Mark Giaimo

Largely self-taught in a number of creative disciplines—a Pulitzer-prize nominated and award-winning political cartoonist and illustrator as well as a singer/guitarist/songwriter—Mark Giaimo enrolled in his first oil painting class in 2004. Within two years, he was accepted into the Post-Baccalaureate Graduate Program at the Maryland Institute College of Art in Baltimore, where he finished a semester before striking out on his own.

Whether painting still lifes of cheap plastic toys, portraits of friends, cityscape and plein air paintings, or political caricatures, Giaimo mixes the mundane with the sacred and 19th-century painting techniques with contemporary pulp and graphic illustration. His art is both an homage to and satire of the past and present. His new paintings explore the mysterious pastimes of toys—their invisible struggles with life, death, and love.

ARTIST STATEMENT

Paintings, like good music, are an art form that one can return to repeatedly. For me they

often play into one another. I’ll take a break from my art, pick up the guitar and out comes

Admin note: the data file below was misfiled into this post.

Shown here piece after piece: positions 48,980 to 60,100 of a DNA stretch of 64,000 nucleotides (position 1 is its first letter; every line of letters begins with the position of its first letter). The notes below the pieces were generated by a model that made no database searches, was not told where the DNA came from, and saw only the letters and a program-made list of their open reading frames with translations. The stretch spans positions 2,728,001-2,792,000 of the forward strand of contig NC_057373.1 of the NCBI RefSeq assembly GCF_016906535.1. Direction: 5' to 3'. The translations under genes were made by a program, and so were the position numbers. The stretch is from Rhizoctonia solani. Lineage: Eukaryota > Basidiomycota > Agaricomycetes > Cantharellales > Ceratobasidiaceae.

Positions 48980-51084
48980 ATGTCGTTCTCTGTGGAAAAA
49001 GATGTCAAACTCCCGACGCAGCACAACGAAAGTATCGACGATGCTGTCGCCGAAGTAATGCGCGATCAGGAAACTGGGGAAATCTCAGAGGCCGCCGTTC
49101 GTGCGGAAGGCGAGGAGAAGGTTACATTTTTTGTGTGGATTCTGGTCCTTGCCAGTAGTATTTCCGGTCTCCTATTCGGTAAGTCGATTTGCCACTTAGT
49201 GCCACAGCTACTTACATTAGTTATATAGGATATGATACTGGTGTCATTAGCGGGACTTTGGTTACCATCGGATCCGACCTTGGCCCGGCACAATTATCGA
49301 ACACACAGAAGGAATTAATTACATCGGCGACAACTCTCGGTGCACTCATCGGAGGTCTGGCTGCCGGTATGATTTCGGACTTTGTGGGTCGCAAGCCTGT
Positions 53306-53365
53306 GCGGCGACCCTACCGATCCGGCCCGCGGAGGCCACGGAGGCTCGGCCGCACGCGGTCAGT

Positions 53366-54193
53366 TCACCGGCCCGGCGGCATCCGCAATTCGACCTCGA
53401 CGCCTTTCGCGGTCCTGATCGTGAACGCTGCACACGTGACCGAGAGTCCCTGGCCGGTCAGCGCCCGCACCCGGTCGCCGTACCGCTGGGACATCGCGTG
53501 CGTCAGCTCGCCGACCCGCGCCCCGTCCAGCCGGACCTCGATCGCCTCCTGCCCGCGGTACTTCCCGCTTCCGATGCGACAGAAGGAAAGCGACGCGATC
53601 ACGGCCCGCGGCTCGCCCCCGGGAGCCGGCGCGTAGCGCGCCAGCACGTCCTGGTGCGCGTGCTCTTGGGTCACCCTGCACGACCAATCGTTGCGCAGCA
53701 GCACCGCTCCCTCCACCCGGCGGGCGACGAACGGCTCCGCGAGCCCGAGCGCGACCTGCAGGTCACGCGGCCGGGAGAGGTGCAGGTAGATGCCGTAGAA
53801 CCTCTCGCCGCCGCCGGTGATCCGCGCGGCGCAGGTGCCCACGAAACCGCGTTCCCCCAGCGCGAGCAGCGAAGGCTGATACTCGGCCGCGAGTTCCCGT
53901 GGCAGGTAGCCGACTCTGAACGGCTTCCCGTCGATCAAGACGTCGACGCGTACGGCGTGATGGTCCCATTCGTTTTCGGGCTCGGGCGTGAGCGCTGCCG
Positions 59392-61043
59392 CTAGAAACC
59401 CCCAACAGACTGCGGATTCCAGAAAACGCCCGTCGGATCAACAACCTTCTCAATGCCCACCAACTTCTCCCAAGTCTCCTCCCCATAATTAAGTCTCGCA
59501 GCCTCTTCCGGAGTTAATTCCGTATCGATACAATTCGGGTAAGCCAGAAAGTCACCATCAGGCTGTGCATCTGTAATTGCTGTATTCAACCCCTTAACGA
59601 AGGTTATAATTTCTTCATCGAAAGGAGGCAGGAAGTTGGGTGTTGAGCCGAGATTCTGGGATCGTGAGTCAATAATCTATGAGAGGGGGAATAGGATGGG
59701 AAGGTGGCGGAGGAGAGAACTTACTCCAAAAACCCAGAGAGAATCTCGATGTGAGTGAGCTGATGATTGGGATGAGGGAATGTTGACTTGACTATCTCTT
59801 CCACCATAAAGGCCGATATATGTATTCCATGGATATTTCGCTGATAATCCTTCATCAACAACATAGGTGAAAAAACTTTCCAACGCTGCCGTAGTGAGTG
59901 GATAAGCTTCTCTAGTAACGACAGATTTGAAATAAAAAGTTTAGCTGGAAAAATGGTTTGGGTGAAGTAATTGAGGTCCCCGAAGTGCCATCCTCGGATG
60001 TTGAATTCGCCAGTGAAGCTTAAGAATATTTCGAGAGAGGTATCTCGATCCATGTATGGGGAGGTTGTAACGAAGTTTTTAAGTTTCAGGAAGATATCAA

a riff or the beginning of a song. I chase that for a little while and then return to the

painting. It goes back and forth like that through most of the process.

For 30-odd years I fronted several alt/indie rock bands, with varying degrees of success (or

failure depending on my outlook). When I finally threw in the towel in 2010 and devoted

myself to painting I tried to keep as much distance as possible from music as a subject and

it’s taken me awhile to circle back to it with a little more equanimity.

The still life paintings are meditations of my love of the electric guitar as an aesthetic

object which also conjures up all sorts of memories and feelings. The narrative paintings

are a wry reflection on my life as a musician. Drawing inspiration from the Golden Age of

American Illustration (roughly 1880-1930) as well as contemporary classical realists and

Old Masters, these works are an attempt to make some sense out of my past with what I

hope is a universality that you can relate to.